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MERCUTIO

Almost all of us know someone like Mercutio: witty, sarcastic, always the center of attention at parties, always ready with a put-down or a racy joke.

In some ways, he's like Juliet's Nurse: he also sees love as primarily sexual. He's Romeo's friend and confidant, as the Nurse is Juliet's; he, too, underestimates the depth of Romeo's love and passion.

In other ways, he's the opposite of the Nurse. He's upper-class, and a relative of the Prince. He's also very intelligent When he meets the Nurse and they match wits, Mercutio makes her look like a fool.

He is clever, intelligent, and well-educated. He is a master of words; he can make a pun or weave a spell with ease.

He has an infectious wit. He has an enormous amount of energy, and can make everyone laugh, including Romeo.

He is fiery and excitable. He whips himself into a frenzy with the Queen Mab speech, and he's already worked himself into a fighting mood by the time he meets up with Tybalt in Act III.

He's also quick to condemn others for faults he shares. He gives his Queen Mab speech to Romeo to chide him for being "beside himself," and he is beside himself by the end of the speech. He accuses Benvolio of being hot-tempered; and finally curses the Montagues and Capulets for a fight he brought on himself.

On the one hand, he's a loyal friend to Romeo. Even when he thinks Romeo is acting crazy, he's always trying to find him and "cure" him. It's interesting to watch how much cynical Mercutio is attracted by idealistic Romeo.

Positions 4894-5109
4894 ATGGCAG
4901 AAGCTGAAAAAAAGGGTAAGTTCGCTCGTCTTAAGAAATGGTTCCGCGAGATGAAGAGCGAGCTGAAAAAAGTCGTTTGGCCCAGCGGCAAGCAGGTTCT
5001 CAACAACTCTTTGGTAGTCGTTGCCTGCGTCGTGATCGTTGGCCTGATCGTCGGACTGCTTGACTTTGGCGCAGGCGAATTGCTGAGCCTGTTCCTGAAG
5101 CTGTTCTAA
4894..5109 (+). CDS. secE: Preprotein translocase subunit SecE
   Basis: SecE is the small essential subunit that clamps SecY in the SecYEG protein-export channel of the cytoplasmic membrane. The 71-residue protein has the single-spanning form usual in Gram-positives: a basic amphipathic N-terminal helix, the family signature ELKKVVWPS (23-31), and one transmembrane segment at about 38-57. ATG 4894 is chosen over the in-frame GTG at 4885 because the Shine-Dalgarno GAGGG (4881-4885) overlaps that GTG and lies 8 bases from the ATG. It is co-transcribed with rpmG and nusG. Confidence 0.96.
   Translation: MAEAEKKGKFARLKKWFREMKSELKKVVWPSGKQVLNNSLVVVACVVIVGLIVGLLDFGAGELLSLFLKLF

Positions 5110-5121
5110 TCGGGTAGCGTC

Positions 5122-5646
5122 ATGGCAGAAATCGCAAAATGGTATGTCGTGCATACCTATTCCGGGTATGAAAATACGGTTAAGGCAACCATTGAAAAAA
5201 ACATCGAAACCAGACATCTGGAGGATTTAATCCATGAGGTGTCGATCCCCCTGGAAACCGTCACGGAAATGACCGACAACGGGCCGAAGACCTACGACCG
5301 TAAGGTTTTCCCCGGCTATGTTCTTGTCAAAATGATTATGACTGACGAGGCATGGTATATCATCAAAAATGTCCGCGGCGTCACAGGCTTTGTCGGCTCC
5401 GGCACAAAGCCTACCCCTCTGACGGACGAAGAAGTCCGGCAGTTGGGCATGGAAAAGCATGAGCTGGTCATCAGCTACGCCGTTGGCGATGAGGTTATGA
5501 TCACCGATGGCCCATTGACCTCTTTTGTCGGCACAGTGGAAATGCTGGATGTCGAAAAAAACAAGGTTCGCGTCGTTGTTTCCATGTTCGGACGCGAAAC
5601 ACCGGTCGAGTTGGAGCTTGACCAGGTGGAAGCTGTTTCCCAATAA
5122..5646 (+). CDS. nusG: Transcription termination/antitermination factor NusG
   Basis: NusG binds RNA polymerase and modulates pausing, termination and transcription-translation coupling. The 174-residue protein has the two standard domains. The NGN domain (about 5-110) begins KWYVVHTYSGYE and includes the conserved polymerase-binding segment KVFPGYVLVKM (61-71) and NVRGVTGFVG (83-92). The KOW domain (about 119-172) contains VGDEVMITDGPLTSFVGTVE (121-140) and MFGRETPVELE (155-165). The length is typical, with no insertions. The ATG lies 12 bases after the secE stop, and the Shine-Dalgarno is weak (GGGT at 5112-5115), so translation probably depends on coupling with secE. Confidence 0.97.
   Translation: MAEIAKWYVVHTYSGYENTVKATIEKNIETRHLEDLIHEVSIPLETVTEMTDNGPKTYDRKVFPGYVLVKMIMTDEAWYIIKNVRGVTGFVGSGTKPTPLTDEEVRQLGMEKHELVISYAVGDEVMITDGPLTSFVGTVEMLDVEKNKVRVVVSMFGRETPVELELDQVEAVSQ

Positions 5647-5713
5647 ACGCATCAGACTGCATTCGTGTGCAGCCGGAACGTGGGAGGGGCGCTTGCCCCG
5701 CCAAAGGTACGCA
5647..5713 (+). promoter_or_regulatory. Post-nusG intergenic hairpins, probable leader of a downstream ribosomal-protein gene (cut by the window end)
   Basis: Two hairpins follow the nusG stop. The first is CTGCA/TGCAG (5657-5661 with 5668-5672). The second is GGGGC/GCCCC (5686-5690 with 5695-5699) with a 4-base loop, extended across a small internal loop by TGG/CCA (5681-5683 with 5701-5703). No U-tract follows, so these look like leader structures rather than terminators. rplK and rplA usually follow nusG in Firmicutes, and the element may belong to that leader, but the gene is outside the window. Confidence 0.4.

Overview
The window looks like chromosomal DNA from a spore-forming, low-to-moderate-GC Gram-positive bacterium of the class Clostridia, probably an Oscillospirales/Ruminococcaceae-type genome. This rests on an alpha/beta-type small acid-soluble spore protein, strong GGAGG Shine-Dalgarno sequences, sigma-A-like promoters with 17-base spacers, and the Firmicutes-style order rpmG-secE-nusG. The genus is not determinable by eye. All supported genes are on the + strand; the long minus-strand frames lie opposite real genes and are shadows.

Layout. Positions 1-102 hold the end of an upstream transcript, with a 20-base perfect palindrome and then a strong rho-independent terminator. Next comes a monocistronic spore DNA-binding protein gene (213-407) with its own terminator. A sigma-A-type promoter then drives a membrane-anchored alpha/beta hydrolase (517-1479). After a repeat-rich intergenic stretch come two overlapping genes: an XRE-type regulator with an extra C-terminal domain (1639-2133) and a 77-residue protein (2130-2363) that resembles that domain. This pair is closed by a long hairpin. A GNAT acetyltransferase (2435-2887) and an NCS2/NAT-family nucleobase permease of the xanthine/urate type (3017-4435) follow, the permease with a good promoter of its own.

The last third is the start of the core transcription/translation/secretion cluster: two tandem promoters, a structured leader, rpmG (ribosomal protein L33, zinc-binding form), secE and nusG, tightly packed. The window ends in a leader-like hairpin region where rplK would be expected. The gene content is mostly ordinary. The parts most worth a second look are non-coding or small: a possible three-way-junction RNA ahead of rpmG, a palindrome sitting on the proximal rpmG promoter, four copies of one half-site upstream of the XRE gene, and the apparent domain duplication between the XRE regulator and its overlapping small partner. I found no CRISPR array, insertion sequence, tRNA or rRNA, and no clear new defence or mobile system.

On the other hand, he doesn't understand Romeo's feelings, and he doesn't try to. He is taunting and sarcastic to Romeo, to the Nurse, and finally to Tybalt.

Still, for all his faults, we can't help liking him as much as Romeo does. We, too, feel a sense of outrage when he's killed and understand why Romeo avenges his death. Mercutio is one of Shakespeare's most talked-about characters.



Some readers feel that Mercutio is the most interesting character in the play, and that Shakespeare had to kill him off so that he wouldn't eclipse Romeo. Others point out that Mercutio acts as a satellite to Romeo. He's never on stage unless he's with Romeo, or trying to find him.

Also, some readers feel that Mercutio's sense of honor forces him to fight Tybalt in Romeo's place; others feel that his own temper and hot-headedness do him in. Readers have disagreed over how much he understands about life. Some argue that his Queen Mab speech shows that he's thought a lot and understands other's feelings; others feel that he isn't capable of understanding Romeo's feelings at all.

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